A consensus is emerging on technology transfer in an international climate agreement, though sticking points remain.
Q: What are the key technology issues under discussion at the UNFCCC?
Enhanced international action on technology development and deployment, as outlined in the Bali Action Plan, is an important component of the post-2012 climate negotiations. Key elements include:
How an international agreement can incentivize innovation of next generation low-carbon technologies, and accelerate and scale up diffusion of existing technologies to developing countries.
Whether the structure of the international regime should include a new technology body or bodies and/or a new technology fund, or should build on existing mechanisms.
How to solve divisive intellectual property rights (IPR) issues.
Q: Where are the areas of convergence among country positions?
Areas of emerging consensus among key players are illustrated in the graphic below. Key among these is the emerging framework for measuring, reporting, and verifying of nationally appropriate mitigation actions (NAMAs) by developing countries and support for such actions by developed countries. Many Parties acknowledge the importance of national policy frameworks to facilitate technology diffusion. In WRI’s view, national policies that enhance the enabling environment for private investment should count as NAMAs, as these will facilitate and accelerate technology deployment on a greater scale.
[img_assist|nid=11087|title=Convergence and Divergence in Party Submissions to the UNFCCC on Technology (Click chart to view larger size.)|desc=|link=node|align=center|width=479|height=324]
Q: Where do areas of divergence remain?
As the graphic illustrates, key sticking points include the appropriate design of the institutional structure for technology support and how to address intellectual property rights.
The G77 countries have proposed a new executive body and fund under the UNFCCC to oversee technology transfer. Developed countries tend to generally prefer to negotiate improvements to existing mechanisms and funds, including the Global Environment Facility (GEF). Proposals over IPR also break into two camps. In general, G77 countries view the strong enforcement of IPR as a barrier to access to low-carbon technologies. Developed countries emphasize unfavorable national policy frameworks, including lax IPR enforcement, as a barrier to private investment in such technologies.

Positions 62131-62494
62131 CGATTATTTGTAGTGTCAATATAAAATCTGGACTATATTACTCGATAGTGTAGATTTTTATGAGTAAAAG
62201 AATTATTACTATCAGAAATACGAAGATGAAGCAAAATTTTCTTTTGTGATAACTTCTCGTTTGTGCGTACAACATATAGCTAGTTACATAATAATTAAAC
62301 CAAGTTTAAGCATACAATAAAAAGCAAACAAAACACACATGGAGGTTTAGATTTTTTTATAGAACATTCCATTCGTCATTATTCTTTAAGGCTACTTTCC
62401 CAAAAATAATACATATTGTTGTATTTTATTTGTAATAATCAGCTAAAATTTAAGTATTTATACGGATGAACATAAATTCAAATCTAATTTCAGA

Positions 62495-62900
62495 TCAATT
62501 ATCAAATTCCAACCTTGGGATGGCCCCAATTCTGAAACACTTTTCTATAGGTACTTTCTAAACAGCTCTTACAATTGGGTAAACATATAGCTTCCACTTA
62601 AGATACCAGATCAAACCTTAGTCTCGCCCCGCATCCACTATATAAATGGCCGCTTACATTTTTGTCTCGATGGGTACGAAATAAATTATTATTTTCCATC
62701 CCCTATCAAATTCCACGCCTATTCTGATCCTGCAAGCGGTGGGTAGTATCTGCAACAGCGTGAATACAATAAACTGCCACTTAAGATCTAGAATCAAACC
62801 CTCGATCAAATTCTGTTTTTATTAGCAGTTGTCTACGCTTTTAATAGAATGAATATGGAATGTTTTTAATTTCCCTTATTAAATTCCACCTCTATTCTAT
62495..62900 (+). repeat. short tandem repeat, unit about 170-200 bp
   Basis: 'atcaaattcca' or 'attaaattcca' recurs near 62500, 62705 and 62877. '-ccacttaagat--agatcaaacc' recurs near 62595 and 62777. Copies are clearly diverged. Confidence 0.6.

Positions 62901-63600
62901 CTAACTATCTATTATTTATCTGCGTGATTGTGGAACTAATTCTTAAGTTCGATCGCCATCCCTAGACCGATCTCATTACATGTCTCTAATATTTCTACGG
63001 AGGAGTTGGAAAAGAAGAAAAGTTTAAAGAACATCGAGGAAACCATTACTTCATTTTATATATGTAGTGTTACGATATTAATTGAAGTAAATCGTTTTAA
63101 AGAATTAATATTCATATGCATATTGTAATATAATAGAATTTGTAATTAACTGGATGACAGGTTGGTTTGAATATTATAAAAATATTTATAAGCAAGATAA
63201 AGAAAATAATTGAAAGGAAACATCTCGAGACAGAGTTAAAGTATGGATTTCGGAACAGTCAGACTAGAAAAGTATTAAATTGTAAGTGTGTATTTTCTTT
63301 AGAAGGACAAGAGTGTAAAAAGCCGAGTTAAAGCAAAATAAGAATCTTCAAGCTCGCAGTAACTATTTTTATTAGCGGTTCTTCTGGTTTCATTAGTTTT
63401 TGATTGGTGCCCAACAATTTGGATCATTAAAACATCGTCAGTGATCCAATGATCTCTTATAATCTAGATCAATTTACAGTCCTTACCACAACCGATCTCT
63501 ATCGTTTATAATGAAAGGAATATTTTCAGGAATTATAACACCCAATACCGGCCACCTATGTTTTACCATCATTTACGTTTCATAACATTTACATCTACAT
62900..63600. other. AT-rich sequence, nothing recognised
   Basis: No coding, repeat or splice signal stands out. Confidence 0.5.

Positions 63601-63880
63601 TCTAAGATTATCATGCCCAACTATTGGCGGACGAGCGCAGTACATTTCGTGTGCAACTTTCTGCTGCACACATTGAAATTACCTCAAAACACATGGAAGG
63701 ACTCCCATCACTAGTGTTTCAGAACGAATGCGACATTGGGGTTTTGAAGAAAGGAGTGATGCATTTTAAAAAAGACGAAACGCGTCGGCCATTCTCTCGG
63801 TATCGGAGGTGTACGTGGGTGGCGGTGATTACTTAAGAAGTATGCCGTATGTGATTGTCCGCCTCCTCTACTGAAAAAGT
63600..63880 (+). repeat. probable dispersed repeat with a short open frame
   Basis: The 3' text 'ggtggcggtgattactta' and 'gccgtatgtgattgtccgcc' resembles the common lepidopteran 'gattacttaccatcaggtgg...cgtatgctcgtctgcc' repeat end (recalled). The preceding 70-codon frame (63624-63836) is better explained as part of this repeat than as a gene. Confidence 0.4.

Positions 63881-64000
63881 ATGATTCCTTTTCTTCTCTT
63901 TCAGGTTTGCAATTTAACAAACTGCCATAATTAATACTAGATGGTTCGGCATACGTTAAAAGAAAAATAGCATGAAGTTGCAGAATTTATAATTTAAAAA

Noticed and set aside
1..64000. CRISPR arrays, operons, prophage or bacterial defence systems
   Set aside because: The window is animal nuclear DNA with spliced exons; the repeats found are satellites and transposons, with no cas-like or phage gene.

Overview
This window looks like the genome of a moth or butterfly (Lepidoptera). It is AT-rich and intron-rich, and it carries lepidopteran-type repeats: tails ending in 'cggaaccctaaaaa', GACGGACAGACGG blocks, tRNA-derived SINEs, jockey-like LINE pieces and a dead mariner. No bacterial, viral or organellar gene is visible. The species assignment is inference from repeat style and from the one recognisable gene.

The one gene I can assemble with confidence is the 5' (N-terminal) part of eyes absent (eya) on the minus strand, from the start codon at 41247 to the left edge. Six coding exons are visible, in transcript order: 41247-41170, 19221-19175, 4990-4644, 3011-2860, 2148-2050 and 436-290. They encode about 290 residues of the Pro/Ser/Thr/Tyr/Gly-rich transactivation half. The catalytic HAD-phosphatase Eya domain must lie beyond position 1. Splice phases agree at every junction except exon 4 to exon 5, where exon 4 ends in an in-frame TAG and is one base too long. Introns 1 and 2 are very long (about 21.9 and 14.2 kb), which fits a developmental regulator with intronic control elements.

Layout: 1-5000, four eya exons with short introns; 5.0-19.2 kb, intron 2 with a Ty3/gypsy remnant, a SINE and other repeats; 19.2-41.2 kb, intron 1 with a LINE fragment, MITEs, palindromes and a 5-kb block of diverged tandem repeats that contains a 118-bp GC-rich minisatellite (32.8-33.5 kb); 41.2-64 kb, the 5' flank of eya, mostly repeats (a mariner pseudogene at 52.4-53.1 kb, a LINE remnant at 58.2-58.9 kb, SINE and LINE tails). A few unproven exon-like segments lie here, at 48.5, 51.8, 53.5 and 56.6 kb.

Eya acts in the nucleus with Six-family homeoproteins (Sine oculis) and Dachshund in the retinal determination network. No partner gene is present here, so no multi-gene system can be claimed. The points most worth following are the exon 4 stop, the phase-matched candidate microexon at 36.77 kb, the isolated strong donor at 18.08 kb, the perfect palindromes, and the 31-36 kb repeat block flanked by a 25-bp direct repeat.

Q: What would be a successful outcome on technology in Copenhagen?
Technology may be more important to the post-2012 international agreement than the agreement is to technology deployment. In practice, domestic domestic-level policies and flows of private capital will be the primary driver of technology development and deployment in the years ahead.
However, given this issue’s central importance in the Bali Action Plan, the technology provisions agreed in Copenhagen will have a major bearing on the negotiations’ success. Designed correctly, they may also play an important complementary role in facilitating the adoption of clean technologies around the world.
In particular, agreement on the implementation of, and support for, nationally appropriate mitigation actions by developing countries would provide a significant contribution to facilitating accelerated technology development and deployment. The NAMAs framework will provide incentives for public sector R&D and enhanced domestic policy frameworks, and create a structure for measuring, reporting, and verifying financial and other forms of technology transfer support.